Although the result remains unknown and the potential fallout is unclear, the one certainty is that a June 23 referendum will let voters in the U.K. decide whether the country remains in the European Union (“EU”).

Prime Minister David Cameron promised the referendum during the 2015 election campaign, arguing that Britons hadn’t been asked for their opinions on the matter since a 1975 referendum. Since that time, the EU has evolved significantly and gained greater control over day-to-day operations, Cameron said.

The EU’s influence certainly extends into the financial sector, which would face significant, if not unclear, consequences should Britain vote to exit the EU, commonly referred to as “Brexit.” A recent report puts support for Brexit at just under 30% of U.K. businesses, whereas a majority (58%) believe the perks of EU membership — including access to the common marketplace and an expanded supply of potential workers from across the continent — outweigh the negatives.

The stakes are high for the fund management industry, as EU membership offers certain benefits to U.K.-based alternative fund managers.

Specifically, fund managers can avoid regulatory barriers through access to the UCITS “passport,” which allows them to operate and market their funds throughout the EU without seeking authorization to do so in each of the continent’s member states. Similarly, the AIFMD covers those managing non-UCITS funds within the eurozone. Brexit would mean that U.K.-based funds would need to go through lengthy and expensive registration in an EU domicile, such as Luxembourg or Dublin, in order to access the large and lucrative EU market.

As a result, Brexit could prompt some firms to relocate some or all of their operations from the U.K. altogether. London is home to an estimated $6.6 trillion of assets invested by hundreds of fund groups, some of which have already warned that Brexit would likely reduce the U.K.'s financial services and asset management industries. Private equity firms are stepping away from making deals in Europe due to the uncertainty created ahead of the vote, and/or ruling out making any further acquisitions in Britain until the matter has been settled.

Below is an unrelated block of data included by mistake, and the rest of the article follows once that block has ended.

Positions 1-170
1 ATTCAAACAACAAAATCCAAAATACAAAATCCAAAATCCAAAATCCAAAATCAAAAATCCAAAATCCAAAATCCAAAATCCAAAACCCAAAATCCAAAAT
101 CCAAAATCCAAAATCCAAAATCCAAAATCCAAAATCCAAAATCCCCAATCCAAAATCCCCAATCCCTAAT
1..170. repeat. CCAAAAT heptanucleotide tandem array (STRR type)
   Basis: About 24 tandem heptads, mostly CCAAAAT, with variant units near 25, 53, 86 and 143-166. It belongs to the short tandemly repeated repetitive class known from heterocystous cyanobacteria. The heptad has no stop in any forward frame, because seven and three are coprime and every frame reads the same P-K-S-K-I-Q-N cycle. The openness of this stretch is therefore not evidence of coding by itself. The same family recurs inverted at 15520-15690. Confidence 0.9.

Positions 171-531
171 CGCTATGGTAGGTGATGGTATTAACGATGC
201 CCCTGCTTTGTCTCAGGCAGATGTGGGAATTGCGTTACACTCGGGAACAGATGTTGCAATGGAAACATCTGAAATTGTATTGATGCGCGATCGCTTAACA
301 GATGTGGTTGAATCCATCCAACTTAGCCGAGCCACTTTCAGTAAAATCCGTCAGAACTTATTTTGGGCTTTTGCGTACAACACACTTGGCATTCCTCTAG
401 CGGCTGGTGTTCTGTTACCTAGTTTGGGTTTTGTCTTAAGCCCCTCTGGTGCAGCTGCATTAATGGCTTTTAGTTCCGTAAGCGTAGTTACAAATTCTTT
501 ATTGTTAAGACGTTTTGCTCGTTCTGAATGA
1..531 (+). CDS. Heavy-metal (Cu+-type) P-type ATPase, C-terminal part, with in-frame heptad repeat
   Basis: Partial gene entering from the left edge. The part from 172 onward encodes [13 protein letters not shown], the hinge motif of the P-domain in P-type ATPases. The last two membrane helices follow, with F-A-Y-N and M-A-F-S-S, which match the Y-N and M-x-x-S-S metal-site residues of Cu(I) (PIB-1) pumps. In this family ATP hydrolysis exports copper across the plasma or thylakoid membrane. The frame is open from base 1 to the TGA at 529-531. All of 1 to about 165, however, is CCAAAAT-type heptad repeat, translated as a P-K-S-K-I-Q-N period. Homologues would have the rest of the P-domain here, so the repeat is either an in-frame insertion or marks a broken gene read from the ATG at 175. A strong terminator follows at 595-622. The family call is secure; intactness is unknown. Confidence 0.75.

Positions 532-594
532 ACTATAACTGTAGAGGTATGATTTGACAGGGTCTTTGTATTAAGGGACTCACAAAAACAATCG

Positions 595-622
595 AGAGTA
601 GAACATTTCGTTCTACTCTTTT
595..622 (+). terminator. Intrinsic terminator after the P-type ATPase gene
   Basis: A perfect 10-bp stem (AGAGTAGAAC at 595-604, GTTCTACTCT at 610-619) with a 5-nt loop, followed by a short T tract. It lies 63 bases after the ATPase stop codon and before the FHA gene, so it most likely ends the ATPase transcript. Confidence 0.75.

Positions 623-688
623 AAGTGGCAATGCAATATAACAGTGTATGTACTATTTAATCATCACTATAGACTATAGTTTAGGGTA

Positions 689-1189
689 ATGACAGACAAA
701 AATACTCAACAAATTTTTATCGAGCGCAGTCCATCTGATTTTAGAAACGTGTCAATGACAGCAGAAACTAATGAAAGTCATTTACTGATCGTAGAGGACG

Other challenges for fund managers in the event of a “leave” vote include regulatory and legal challenges in the $550 trillion global derivatives market, as well as U.K. banks – and the city in general – no longer being able to access euro financing from the European Central Bank. As a result, a number of payment and settlement systems will have to be modified to reflect the U.K.’s "offshore" status unless negotiations between the U.K. and the EU around the terms of Brexit manage to avoid such consequences.

Regardless of the outcome of Britain’s June 23 referendum, it may only be the beginning of such membership challenges for the EU. According to one recent poll, nearly half of the voters in some of the largest EU member states want to hold a similar vote. Should Britain vote in favor of Brexit, there are worries that Spexit, Irelexit, or even the unthinkable Frexit or Germexit could follow, casting doubt on the future of the common market.